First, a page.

Shelter the people
The $800 million bond issue Kansas City has placed on the April 4 ballot includes $14 million for a new animal shelter. (Feb. 14, 4A, “$800 million bond package is a big political gamble”)
I love pets, like most people, but it would be treating animals better than the city’s homeless people. With that $14 million, a vacant high school could be fixed up and used for the homeless. The school would have a kitchen, showers, restrooms, gym and many rooms for beds — perfect for the homeless.
Is it humane to treat animals better than people? These people deserve a chance to get on their feet and do it with dignity.
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On Presidents Day, people demonstrated and paraded with slogans that read, “Not my president.” (Feb. 21, 3A, “Hundreds protest Trump at Not My President rally”)
As children, we would flip a coin or agree to vote whether we would play tag or hide and seek. We played by the rules, and if the flip of the coin or the vote went against what we wanted, we still played by the rules to which we had agreed.
“Not my president” says, “I agreed to the rules, but it didn’t come out right, so now I am not going to play.” “Not my president” is un-American. I hope it means, “not the president for whom I voted.” If not, the America of diversity, tolerance and a melting pot of cultures and ideas is at risk of being lost.
Our country is great in allowing such freedom of expression and even the right to leave if we choose.
We must live peaceably and abide by the basic ground rules of respect and civility, even if the flip of the coin or the vote did not go our way after we gave prior consent.
John P. Hastings
Hooray for UMKC law professor Edward Cantu, who patiently offered a civics lesson Monday to the protesters on the Plaza.
Yes, my friends, he is your president, duly elected. So the backlash against President Barack Obama’s executive overreach is President Donald Trump’s executive overreach.
Let’s hope congressional cowards will finally get down to the people’s business and reassert legislative prerogatives.
Anyone seeking to understand how nearly every incumbent easily wins reelection to Congress despite an approval rating that hovers around 10 percent will find a lot of answers in “Gerrymandering erodes genuine democracy” (Feb. 19, 21A). Brian Klaas does a good job of detailing the many ways in which democracy is undermined by gerrymandering.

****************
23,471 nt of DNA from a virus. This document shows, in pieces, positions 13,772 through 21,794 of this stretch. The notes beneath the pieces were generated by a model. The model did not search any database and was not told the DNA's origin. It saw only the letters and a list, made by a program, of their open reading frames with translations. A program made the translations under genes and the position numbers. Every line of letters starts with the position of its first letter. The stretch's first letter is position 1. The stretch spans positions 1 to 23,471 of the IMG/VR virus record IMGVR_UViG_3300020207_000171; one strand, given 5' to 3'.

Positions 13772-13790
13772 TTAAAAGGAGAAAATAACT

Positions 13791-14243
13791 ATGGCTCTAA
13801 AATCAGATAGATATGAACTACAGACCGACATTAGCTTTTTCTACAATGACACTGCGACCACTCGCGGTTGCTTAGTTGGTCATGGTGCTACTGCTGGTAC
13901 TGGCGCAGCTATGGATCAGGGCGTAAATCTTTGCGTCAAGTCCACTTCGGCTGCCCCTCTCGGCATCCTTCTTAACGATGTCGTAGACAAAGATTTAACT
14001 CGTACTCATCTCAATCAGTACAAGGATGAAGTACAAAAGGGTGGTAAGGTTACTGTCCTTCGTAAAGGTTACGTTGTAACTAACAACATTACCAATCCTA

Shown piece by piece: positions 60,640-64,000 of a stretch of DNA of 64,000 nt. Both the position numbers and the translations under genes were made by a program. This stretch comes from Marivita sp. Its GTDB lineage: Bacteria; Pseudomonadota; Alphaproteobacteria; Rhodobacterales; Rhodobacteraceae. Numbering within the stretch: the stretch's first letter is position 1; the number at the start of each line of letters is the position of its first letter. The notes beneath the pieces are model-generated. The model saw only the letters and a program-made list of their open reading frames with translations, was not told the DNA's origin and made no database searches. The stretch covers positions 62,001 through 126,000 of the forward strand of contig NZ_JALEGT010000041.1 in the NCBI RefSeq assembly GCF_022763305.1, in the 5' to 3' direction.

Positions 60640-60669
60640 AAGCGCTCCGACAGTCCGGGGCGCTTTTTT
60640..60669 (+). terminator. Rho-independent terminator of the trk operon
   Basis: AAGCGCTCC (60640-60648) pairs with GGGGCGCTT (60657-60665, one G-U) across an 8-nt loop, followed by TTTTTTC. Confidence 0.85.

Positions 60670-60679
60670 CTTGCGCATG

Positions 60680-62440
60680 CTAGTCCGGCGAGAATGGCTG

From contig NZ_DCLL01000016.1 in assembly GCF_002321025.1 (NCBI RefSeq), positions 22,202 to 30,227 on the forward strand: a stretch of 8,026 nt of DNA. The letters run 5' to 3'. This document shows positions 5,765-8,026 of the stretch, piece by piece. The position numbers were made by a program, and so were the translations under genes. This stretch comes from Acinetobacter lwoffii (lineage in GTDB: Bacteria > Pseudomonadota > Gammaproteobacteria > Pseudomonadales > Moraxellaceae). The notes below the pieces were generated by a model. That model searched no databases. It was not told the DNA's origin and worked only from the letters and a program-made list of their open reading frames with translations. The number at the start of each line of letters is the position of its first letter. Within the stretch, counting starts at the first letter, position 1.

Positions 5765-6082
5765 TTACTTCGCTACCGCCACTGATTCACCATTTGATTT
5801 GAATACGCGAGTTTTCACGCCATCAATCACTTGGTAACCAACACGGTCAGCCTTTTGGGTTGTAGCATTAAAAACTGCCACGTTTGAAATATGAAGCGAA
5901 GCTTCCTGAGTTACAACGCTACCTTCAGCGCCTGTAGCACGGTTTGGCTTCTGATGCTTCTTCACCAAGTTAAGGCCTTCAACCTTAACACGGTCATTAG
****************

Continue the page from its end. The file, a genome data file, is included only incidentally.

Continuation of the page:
His solution — computer models and bipartisan citizen commissions — would help, but he fails to mention the most powerful solution. Replacing our winner-take-all system with proportional representation would put an end to gerrymandering and would also shift the focus of our elections to party platforms and issues. It also would end attack ads and make it easier for third-party and independent candidates to win seats in legislatures because there would be no more “wasted votes” or “spoiler candidates.”
There are 94 countries that use some form of proportional representation to elect their legislatures. Many political scientists agree that it is a more genuinely democratic system.
I have submitted initiative petitions that would put proposals for proportional representation on the ballot in Missouri in 2018 (one for Congress and one for the General Assembly). Missouri voters who are tired of politics as usual will have an opportunity to support genuine democracy.
In 1943, I survived polio when many didn’t. I am almost completely paralyzed in both legs, wear long-legged braces and use crutches to walk.
Clearly, I have a pre-existing condition. In fact, there is no such thing as a disabled person without one. I’m 74 years old and realize that it’s nearly impossible to get old and not have a pre-existing condition.
I have been refused insurance over the years. Now, of course, I qualify for Medicare. It doesn’t cover my brace, crutch and shoe repairs very well, but it is a big help. It does cover the other medical needs I have. The lord spared my life in 1943 but didn’t give me a pass on anything else going wrong that might require a doctor or hospital.
I cannot express strongly enough the need for pre-existing conditions to be covered by whatever is going to replace the Affordable Care Act. Millions of us will be affected. Maybe even you. Anyone can acquire a pre-existing condition at any time. That’s life.